“Already Broken”: US Elections Likely Not to Change Relations with Russia | American News

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ANearly four years in which the Kremlin has dominated US politics, topics of collusion, Russian interference or Ukrainian scandals have been largely absent from the campaign agenda as Election Day approaches.Moscow may still be intending to intervene: FBI Director Christopher Wray said last month that the office had seen “very active efforts by the Russians to influence our election in 2020” – mainly involving misinformation with the primary purpose of disparaging Joe Biden. And the indictment by the United States of six Russian military intelligence hackers last week served as a reminder of the potential threat.

However, as Biden enters the final days of the campaign with a significant lead, Putin appears to be covering his bets. The Russian president has explicitly refused to amplify Donald Trump’s unsubstantiated allegations about Biden’s son Hunter and his past business dealings in Ukraine, noting that there was “nothing seen criminal.” Putin also pointed to possible common ground with Democrats on social democratic ideology and arms control.

The Russian leader and the former vice president certainly know each other well from past encounters, though the relationship lacks the warmth that Trump says permeates his bond with the Russian leader.

“I’m looking you in the eye, and I don’t think you have a soul,” Biden told Putin at a meeting in 2011, according to a report he gave The New Yorker. “He looked at me, and he smiled, and he said, ‘We understand each other.'”

Biden didn’t dwell on the well-known topics of Trump’s weak spot for Putin or the Kremlin meddling – in part because the coronavirus cast such a long shadow on the election and Biden’s team has the feeling that voters are tired of hearing about Russia.

“The most resonant issues for American voters right now are Trump’s mismanagement of the coronavirus pandemic, the economy, and the dangers of white nationalism; in contrast, Russian electoral interference in 2016 seems more distant for those who are just trying to make ends meet, ”said Michael Carpenter, foreign policy adviser at Biden’s time as vice president who keeps in touch with the countryside.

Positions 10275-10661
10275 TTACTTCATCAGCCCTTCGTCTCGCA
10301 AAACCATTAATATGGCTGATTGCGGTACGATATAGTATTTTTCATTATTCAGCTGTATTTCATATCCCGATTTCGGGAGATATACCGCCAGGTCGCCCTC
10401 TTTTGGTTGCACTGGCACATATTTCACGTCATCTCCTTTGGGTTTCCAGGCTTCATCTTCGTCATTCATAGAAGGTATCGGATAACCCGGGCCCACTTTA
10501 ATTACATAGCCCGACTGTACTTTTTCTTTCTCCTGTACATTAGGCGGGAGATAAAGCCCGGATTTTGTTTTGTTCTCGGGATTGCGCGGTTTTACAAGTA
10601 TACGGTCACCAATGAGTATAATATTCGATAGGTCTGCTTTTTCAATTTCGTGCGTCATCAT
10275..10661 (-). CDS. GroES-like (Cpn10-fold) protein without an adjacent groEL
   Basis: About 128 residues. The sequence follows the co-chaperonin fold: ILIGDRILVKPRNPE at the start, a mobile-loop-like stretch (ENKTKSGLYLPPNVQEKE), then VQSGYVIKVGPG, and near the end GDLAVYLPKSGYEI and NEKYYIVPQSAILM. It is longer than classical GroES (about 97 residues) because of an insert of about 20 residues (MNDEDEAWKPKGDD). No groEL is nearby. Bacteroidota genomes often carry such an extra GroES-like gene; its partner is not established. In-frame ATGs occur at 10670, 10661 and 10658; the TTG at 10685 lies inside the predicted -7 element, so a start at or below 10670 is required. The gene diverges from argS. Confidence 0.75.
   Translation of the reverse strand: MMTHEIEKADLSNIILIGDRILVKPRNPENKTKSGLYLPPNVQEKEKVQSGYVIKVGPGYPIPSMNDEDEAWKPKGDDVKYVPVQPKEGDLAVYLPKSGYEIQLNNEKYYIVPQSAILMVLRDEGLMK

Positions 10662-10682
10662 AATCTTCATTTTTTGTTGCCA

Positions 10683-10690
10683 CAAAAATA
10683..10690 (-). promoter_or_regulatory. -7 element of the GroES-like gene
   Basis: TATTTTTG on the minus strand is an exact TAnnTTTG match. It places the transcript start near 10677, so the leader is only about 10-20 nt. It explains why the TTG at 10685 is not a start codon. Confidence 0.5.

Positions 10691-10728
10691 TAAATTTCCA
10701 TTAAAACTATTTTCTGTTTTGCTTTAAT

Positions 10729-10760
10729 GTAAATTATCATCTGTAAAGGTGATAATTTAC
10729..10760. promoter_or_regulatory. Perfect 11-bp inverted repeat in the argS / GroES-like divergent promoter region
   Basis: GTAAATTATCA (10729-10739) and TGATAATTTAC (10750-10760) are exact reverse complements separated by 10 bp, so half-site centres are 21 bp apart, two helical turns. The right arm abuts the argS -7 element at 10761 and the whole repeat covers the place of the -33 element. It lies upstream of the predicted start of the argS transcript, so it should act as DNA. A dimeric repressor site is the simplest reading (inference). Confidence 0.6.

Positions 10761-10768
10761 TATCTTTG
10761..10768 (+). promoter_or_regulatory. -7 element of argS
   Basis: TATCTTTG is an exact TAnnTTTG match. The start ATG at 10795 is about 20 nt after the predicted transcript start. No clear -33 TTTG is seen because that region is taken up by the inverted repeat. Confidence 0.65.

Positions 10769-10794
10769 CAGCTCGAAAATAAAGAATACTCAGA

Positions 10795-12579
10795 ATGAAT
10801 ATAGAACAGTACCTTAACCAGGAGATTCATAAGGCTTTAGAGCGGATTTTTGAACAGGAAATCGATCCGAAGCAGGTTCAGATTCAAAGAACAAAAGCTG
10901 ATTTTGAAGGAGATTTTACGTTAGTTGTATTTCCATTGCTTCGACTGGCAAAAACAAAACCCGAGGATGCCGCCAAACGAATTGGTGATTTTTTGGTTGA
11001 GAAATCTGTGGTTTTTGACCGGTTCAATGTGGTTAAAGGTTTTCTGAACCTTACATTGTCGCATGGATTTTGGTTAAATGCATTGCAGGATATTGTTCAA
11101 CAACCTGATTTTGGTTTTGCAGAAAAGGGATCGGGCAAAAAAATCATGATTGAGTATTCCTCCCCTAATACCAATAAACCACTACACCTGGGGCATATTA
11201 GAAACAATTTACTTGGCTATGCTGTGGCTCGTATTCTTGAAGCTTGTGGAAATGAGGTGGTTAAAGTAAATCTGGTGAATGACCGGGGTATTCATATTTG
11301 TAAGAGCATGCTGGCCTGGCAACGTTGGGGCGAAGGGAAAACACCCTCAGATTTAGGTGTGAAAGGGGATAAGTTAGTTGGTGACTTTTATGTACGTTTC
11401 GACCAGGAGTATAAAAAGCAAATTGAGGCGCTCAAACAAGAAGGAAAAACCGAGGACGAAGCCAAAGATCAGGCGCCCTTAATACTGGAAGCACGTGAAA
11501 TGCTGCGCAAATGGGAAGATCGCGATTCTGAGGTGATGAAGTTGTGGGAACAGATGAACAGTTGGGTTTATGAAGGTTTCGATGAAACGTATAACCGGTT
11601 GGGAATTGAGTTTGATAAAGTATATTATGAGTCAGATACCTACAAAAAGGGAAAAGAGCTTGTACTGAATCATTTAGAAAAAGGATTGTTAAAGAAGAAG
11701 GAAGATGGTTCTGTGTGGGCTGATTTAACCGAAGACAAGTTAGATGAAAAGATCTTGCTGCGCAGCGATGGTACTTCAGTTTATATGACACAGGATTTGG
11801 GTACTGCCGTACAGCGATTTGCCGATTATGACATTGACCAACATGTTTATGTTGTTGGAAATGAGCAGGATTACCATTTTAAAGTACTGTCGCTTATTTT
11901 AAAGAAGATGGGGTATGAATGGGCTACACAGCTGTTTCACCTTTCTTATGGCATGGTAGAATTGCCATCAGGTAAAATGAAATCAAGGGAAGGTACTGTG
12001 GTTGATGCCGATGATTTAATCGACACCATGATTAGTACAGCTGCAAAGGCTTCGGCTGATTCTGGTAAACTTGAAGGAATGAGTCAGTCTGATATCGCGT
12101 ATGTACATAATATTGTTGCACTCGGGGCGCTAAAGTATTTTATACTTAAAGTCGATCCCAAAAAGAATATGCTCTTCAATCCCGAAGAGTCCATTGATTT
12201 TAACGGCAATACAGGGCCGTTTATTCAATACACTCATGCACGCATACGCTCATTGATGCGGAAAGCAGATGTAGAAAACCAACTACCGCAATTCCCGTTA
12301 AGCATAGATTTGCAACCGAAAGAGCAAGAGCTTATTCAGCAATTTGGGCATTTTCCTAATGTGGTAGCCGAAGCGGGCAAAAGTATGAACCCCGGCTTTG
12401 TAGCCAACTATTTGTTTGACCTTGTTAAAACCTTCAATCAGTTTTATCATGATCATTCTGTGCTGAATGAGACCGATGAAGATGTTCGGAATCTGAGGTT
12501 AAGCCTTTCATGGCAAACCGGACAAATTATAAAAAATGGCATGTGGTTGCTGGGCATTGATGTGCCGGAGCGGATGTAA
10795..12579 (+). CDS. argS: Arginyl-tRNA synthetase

It’s also possible that “Russiagate” was never a major issue winning the vote: Trump supporters dismissed the accusations as “fake news” and many of his opponents were more focused on other issues.

“Russia is a media and a conversation in Washington. My students don’t care about Russia; they care about Black Lives Matter and MeToo, ”said Nina Khrushcheva, Russian-American professor of international affairs at the New School in New York.

Questions about Biden’s son’s trade relationship in Ukraine have failed to resonate far beyond Trump’s central base, with a recent attempt to reopen Biden’s allegations of alleged wrongdoing in Ukraine largely falling flat.

While Moscow has indeed helped put Trump in the White House, their man has done little to improve bilateral relations over the past four years, despite his personal praise for Putin. But his contempt for Western alliances and self-interest in naked America first is something the Kremlin appreciates – and may explain why officials in Moscow want to see Trump win a second term.

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